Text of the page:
Rowland Bourke rescued sailors under heavy gunfire during First World War

Rowland Bourke


Rowland Bourke

It was a daring naval assault in the late stages of the First World War that saw the Royal Navy attempt to block the port of Ostend, Belgium, the most heavily defended of all German U-boat bases.

Rowland Bourke, a Canadian serving with the Royal Naval Volunteer Reserve, had followed His Majesty’s Ship (HMS) Vindictive into the Belgian harbour in his motor launch on May 9, 1918.

While backing out after the raid, he heard cries from the water.

Bourke searched the area amid heavy gunfire at close range. He found a lieutenant and two junior sailors badly wounded and clinging to an upturned boat in the water after Vindictive was sunk.

Bourke’s own launch was hit 55 times and two of the crew were killed by a six-inch German shell. Nevertheless, he managed to bring out the rescued sailors and his vessel in one piece.

For this action, King George V decorated Bourke with the Victoria Cross (VC). He was also presented with the French Legion of Honour. With characteristic modesty, Bourke asked his family not to inform the press of his achievements.

This was not the first time Bourke had been decorated. Just a month earlier, Bourke’s launch had picked up 38 sailors from the sinking of HMS Brilliant in a previous raid on Ostend. For showing “the greatest coolness and skill in handling his motor launch”, Bourke was awarded the Distinguished Service Order.

Ironically, Bourke almost never made it to active duty.

At the start of the First World War, few people might have guessed that the quiet, introverted rancher from the interior of British Columbia would soon become one of only four Canadian naval VC winners.

He was born in London, England, in 1885, but at 17 he moved with his family to Nelson, B.C. When the First World War broke out, he left the family fruit farm and volunteered to enlist in the Canadian forces, but was rejected in all three arms of service because of defective eyesight.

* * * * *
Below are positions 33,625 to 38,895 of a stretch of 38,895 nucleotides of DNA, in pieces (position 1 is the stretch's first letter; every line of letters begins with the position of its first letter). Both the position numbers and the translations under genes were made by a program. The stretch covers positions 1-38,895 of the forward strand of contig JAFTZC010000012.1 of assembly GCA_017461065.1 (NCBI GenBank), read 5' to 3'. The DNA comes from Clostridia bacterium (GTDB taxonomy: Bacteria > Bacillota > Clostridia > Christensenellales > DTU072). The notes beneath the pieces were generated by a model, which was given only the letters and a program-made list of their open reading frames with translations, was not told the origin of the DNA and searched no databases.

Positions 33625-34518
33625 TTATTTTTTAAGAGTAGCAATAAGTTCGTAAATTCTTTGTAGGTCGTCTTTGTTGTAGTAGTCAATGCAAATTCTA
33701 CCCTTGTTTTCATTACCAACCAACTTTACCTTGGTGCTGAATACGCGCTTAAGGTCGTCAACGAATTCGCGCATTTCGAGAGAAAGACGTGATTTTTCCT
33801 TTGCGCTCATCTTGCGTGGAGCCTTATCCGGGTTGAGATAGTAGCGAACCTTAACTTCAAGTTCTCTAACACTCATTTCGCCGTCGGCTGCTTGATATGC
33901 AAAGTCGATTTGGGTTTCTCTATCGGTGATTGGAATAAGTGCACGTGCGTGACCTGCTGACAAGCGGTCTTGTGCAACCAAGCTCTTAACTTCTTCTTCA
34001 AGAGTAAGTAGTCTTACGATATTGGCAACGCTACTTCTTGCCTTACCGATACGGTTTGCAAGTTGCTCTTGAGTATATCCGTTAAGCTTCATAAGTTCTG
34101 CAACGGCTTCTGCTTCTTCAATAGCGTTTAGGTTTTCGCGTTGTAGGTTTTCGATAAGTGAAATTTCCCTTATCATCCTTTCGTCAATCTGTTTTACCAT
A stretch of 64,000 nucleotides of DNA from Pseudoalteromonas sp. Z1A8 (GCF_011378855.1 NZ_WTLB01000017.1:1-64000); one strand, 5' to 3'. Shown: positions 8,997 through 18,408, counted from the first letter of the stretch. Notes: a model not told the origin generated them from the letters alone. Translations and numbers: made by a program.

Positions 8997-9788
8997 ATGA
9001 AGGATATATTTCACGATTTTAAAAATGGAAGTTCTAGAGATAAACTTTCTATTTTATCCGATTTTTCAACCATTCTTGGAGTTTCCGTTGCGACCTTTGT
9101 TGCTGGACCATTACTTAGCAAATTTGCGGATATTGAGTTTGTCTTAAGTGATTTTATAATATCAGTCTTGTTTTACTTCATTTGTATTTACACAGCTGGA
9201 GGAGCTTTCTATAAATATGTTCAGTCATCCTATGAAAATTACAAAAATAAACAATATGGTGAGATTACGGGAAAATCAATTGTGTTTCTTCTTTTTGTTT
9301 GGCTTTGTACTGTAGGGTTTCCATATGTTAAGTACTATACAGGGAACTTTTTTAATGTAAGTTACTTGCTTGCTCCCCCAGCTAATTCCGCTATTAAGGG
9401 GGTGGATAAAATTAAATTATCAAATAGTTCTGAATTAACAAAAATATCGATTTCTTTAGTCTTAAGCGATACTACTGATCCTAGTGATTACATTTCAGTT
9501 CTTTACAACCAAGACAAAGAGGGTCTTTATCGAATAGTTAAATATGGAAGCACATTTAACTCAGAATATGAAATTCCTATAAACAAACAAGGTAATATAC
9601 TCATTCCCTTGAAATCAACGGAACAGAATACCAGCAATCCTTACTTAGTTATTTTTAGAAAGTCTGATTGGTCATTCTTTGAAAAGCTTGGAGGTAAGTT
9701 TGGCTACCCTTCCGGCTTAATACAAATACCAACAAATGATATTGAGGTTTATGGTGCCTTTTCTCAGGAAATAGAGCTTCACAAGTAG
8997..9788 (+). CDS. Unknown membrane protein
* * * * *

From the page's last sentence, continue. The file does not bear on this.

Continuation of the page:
Undaunted, he returned to England at his own expense and successfully joined the Royal Naval Volunteer Reserve to serve on the motor launches. They were designed for harbour defence and submarine chasing, or for armed high-speed rescue.

In a letter to Bourke’s parents, Anglo-American novelist and soldier Lieutenant Coningsby Dawson said: “People laughed that he should offer himself as a fighter at all, but he elbowed his way through their laughter to self-conquest. That’s the grand side of war – it’s test of internals, of the heart and spirit of a man. Bone and muscle and charm are only secondary.”

After the war, the reluctant hero returned to Nelson and married. In 1932 he and his wife moved to Victoria and Bourke started work at His Majesty’s Canadian Dockyard in Esquimalt, B.C., as a civilian clerk. He was instrumental in organizing the Fishermen’s Reserve, a West Coast patrolling operation.

When the Second World War erupted in 1939, Bourke served as a recruiting officer before returning to sea in 1941 with the Royal Canadian Navy Volunteer Reserve. He commanded ships and naval bases during the conflict, and eventually ended his military career in 1950 in the rank of Commander.

Bourke died in August 1958 and was buried with full military honours at the Royal Oak Burial Park in Victoria.

HMCS Malahat, Victoria’s Naval Reserve Division, honours Bourke at his gravesite each Remembrance Day. A mountain north of Tofino, B.C., is named in his honour.

Bourke willed his VC and other medals to the National Archives in Ottawa.


RN Motor launch


Rowland Bourke commanded a motor launch similar to the one shown in this photograph.